But, if you’ve ever had a holiday from hell, let us know. I’m genuinely interested.

My Top 3 Tips For When You Buy Insurance Online

You need insurance for many of the good things in life – travelling, running a business, buying your home, etc. These are all important things to protect from hazards, however no one teaches you how to buy the insurance to give you that protection. Especially not many of the insurers selling it.

When most of us – I’m including both consumers and businesses here – go to buy something, we look online for what we think is a good deal. We’re blissfully ignorant that taking this route can leave you high and dry if you need to make a claim. Even if you’re usually pretty switched on, you don’t know what you don’t know (we’ll get into that later).

So, if you’re thinking about buying insurance online but are worried about wasting thousands on a policy that won’t come through, this is an article for you.

Based on my 13 years as an insurance broker, these are the top three common mistakes people make when buying insurance online.

1. Putting  The Wrong Business Name on the Application

Getting your name right on a form seems like primary school stuff, but people get it wrong on their insurance forms more than you can imagine. While a fat-fingered typo won’t necessarily be a deal-breaker, forgetting to add the correct business identifier or writing in something altogether different from your business name could be.

I’ve seen countless businesses that might have come undone because:

  • They’ve registered under the parent company’s name, but are trading under a different business name.
  • They’ve changed their business name, but the old name is still listed on their policy.
  • The name of the business they’re trading under is incorrectly listed in their policy documents, and actually describes another company with a similar name.

When scenarios like these come up, the result is usually a lively discussion between the policyholder, the insurer and sometimes the ombudsman about the purchaser’s “intent”.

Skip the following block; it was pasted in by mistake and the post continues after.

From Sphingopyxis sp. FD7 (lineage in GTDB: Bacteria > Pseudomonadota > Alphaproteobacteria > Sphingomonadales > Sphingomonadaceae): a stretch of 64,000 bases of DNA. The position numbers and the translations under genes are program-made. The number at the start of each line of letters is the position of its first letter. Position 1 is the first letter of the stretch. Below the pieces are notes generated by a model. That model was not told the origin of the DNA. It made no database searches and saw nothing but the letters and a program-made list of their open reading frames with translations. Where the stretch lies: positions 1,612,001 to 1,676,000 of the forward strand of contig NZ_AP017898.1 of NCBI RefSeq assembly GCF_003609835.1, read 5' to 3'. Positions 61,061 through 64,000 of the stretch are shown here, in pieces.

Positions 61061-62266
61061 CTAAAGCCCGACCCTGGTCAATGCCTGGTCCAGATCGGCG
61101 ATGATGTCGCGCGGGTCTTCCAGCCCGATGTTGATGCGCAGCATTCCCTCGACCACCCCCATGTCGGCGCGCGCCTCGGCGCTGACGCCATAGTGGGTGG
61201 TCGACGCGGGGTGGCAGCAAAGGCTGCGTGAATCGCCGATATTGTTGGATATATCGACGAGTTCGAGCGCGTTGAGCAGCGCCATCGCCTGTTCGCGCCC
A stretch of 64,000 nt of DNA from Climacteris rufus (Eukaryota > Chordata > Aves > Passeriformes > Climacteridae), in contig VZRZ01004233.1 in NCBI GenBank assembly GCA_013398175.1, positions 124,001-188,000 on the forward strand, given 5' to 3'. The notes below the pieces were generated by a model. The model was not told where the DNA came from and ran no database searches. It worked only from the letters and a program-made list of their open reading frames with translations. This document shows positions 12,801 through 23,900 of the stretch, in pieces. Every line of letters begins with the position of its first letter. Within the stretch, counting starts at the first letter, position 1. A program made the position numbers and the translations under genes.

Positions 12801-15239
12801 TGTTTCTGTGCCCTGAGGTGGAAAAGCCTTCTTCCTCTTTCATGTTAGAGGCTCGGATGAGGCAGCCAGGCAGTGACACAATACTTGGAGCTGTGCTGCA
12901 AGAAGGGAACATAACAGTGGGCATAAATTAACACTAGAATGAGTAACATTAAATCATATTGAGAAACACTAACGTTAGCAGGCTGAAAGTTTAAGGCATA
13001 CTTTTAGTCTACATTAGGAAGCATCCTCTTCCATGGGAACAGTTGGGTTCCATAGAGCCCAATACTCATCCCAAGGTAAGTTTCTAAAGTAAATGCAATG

If you bought the policy in good faith but under a technically “wrong” business name, you may still be able to claim, but is that an argument you want to have after you’ve just suffered a significant loss?

If you’ve used one business name instead of another because the business you’re actually trading under has a dubious past, the insurer will most likely not view that as good faith – more like deliberate non-disclosure. It’s very likely you can say goodbye to your claim, your cover and all the premiums you’ve been paying out!

What’s the easiest way to avoid this situation? Get advice someone you can trust!

2. Thinking Near Enough Is Good Enough When Listing Your Occupation

Drop-down menus catch a lot of businesses out when they’re applying for the regular forms of insurance, such as business insurance, public liability or professional indemnity.

Here’s how it happens:

  1. The site asks you to choose your occupation from a drop-down menu.
  2. Your exact business type is not listed, but there is one that seems close enough.
  3. You pick that one.
  4. You click “Buy”.
  5. Congratulations, you just bought an insurance policy covering work you don’t do!

Case in point: I recently worked with a hi-tech cleaning company that microbially purifies business premises top to bottom. The business thought it was doing the right thing when buying insurance through a comparison website. Later, when the owner came to me to review the policy, I saw the business was categorised as carpet cleaning.

The business hygiene provider had already been operating for months. If an incident had occurred regarding any operations not related to carpet cleaning, then they wouldn’t have had any cover at all! Like any innovator, this business didn’t fit neatly into any of the standard menu options. We soon got their insurance sorted out through working directly with the insurer.